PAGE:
Car­pen­ters’ union chis­el­ing women, blacks

De­nied re­cruit­ment funds, equal job ac­cess, mem­ber says

Chicago Sun-Times - - News -

De­spite the mea­ger num­ber of women find­ing jobs in the construction trades, Nieko Mal­com has been a good union woman.

But af­ter 15 years with the lo­cal car­pen­ter’s union, Mal­com has just about had enough.

“My prob­lem is the anti-af­fir­ma­tive action at­ti­tude we are deal­ing with now,” Mal­com told me.

Un­til re­cently, Mal­com chaired a com­mit­tee that was set up to hire and re­tain fe­male car­pen­ters.

Of the 46,000 car­pen­ters rep­re­sented by the Chicago Re­gional Coun­cil of Car­pen­ters, only about 400 are women.

Ear­lier this month, the union laid off 58 or­ga­niz­ers. Among those let go was the first and only African-Amer­i­can fe­male or­ga­nizer and trus­tee in the union’s his­tory

Worse yet, on Tues­day, Mal­com was in­formed by the union’s first vice pres­i­dent that fund­ing for the com­mit­tee was cut.

“My stipend is $133 per month. We met four times a year, and I would have to beg the lo­cal union to pro­vide wa­ter and cof­fee,” she said.

Jef­frey Isaac­son did not re­turn sev­eral phone calls about this is­sue.

How­ever, with re­spect to the lay­offs of or­ga­niz­ers, Frank Libby, pres­i­dent of the coun­cil, told ChicagoUnion.com that “the res­i­den­tial field has hit rock bot­tom,” and that union work has “flat­lined.”

In­ter­est­ingly enough, the union’s de­ci­sion to lay off or­ga­niz­ers comes amid re­search that shows there is a move­ment across the coun­try to in­crease the num­ber of women and mi­nori­ties in the build­ing trades.

Stud­ies that looked at the union construction la­bor sup­ply found women and non-His­panic mi­nori­ties are still un­der­rep­re­sented in the lo­cal construction trades.

Mal­com said the cri­sis in the hous­ing mar­ket has led to women and mi­nori­ties be­ing pushed aside as work­ers com­pete for jobs.

“Now we are not worth two cents,” she said. “I am not anti-union. But this union thinks women and blacks are in­signif­i­cant.”

Ad­di­tion­ally, Mal­com com­plained that women are told not to go to work sites in groups to look for em­ploy­ment.

“The guys still go to­gether, but we are told that we are noth­ing but a law­suit wait­ing to hap­pen,” she said. Times are tough all over. Slow hous­ing sales and a con­tin­u­ing credit crunch have re­sulted in some unions rene­go­ti­at­ing con­tracts.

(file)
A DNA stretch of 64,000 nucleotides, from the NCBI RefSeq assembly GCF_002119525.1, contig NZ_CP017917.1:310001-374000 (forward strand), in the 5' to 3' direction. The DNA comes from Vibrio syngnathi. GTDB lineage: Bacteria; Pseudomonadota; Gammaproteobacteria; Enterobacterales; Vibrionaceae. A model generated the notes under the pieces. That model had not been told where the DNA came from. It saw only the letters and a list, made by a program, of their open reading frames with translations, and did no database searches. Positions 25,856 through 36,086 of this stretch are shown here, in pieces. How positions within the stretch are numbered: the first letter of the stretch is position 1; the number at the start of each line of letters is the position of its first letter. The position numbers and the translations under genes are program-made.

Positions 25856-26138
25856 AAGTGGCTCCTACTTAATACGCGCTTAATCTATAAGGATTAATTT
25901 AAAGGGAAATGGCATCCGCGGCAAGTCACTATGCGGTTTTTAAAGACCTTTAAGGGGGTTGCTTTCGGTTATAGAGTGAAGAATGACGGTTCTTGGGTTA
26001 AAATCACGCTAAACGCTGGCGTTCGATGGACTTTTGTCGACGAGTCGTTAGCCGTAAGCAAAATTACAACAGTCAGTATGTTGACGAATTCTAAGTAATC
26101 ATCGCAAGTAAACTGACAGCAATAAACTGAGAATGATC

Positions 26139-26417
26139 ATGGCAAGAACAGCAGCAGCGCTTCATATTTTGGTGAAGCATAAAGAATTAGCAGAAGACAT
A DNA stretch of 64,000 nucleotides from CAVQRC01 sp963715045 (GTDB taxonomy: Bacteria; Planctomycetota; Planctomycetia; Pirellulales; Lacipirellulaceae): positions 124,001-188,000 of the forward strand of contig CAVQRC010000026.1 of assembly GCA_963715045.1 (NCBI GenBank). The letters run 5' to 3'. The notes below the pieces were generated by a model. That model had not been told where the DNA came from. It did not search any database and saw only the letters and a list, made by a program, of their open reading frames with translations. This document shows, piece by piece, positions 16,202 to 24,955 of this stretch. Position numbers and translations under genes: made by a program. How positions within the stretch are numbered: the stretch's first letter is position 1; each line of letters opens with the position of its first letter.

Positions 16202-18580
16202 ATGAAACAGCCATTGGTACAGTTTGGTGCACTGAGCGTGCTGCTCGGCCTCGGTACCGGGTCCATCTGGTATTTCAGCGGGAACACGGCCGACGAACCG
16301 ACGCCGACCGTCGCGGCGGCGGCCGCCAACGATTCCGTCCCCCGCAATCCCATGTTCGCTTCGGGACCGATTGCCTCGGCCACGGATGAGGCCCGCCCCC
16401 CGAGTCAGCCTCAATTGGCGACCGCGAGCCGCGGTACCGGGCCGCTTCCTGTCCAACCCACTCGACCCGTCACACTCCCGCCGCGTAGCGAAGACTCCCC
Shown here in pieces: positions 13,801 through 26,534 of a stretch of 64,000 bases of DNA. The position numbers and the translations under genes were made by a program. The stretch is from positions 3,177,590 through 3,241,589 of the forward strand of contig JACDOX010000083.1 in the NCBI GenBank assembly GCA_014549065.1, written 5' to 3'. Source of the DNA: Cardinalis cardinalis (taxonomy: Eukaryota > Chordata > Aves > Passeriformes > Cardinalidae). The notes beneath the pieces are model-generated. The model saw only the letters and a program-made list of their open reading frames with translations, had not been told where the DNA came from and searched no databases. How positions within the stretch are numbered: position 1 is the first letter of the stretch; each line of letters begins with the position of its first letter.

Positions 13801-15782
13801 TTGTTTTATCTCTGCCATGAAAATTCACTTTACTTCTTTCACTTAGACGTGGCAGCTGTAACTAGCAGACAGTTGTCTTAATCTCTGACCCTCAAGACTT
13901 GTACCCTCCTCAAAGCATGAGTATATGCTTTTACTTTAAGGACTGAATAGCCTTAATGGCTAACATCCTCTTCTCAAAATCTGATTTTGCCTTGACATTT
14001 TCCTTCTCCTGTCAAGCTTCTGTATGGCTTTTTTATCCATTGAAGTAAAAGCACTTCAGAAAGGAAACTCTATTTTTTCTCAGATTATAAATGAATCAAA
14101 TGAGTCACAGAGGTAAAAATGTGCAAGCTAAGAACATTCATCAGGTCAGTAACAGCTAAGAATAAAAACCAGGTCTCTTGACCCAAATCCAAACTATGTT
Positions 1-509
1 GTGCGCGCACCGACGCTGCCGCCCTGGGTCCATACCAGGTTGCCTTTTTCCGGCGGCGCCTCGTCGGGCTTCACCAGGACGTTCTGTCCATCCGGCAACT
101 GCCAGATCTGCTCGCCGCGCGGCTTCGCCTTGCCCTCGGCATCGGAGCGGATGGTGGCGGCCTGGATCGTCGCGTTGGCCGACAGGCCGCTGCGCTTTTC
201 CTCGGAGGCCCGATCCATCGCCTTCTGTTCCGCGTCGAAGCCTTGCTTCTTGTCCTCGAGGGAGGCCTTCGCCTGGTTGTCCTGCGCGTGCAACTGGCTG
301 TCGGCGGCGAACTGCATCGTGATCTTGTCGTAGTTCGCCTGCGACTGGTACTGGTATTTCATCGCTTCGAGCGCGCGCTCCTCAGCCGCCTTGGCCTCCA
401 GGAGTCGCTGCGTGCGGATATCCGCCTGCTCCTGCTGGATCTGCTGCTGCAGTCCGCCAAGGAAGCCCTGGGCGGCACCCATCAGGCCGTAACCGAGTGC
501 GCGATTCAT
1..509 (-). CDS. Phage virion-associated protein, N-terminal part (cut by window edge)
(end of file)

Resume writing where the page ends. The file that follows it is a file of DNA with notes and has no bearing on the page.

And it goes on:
For in­stance, in the Twin Cities, union car­pen­ters were forced to take a 10 per­cent cut in pay.

And this week, the Chicago and Cook County Build­ing and Construction Trades Coun­cil an­nounced that all ap­pren­tice­ship pro­grams are closed to new­com­ers.

One uniden­ti­fied rank-and-file elec­tri­cian told a re­porter that con­trac­tors would jump on ap­pren­tices first since they are cheaper la­bor.

Charges that mi­nori­ties and women have been blocked from good union jobs have per­sisted for as long as I’ve lived in the Chicago area.

Last year, when the Amer­i­can Re­cov­ery and Rein­vest­ment Act was passed, some black elected of­fi­cials hastily put to­gether “op­por­tu­nity fairs” so that mi­nor­ity sub­con­trac­tors would not miss out on construction projects.

“It is im­por­tant that mi­nori­ties, and par­tic­u­larly African Amer­i­cans are seated at the ta­ble of op­por­tu­nity when th­ese shovel-ready projects be­gin,” said U.S. Rep. Bobby L. Rush (D-Ill.) when he an­nounced the construction of the Me­traRock Is­land 35th Street Com­muter Rail Stop.

Mal­com points out that women, es­pe­cially those who are rais­ing chil­dren alone, would greatly im­prove their qual­ity of life if they were al­lowed to par­tic­i­pate equally in the build­ing trades. “Th­ese are much bet­ter jobs,” she said. Mal­com said she will use so­cial net­work­ing sites to com­mu­ni­cate with her union sis­ters who still need sup­port.

“I’ve been told that the union isn’t will­ing to spend a dime,” she said.

“A lot of peo­ple have 10, 15 years in. They are fight­ing over pub­lic projects be­cause there are not a lot of pri­vate projects.”

“But there is an un­spo­ken at­ti­tude that un­til all the guys get back to work, ev­ery­body is out of work,” Mal­com said.

In some in­stances, women who are hired are kept on the job site only for a short pe­riod of time, Mal­com said.

“Women who have kids can’t stay only three or four weeks so some­body can meet their mi­nor­ity quota,” she said.

It could not have been easy for Mal­com to break sol­i­dar­ity with her union broth­ers and sis­ters.

But some­times num­bers speak louder than words.

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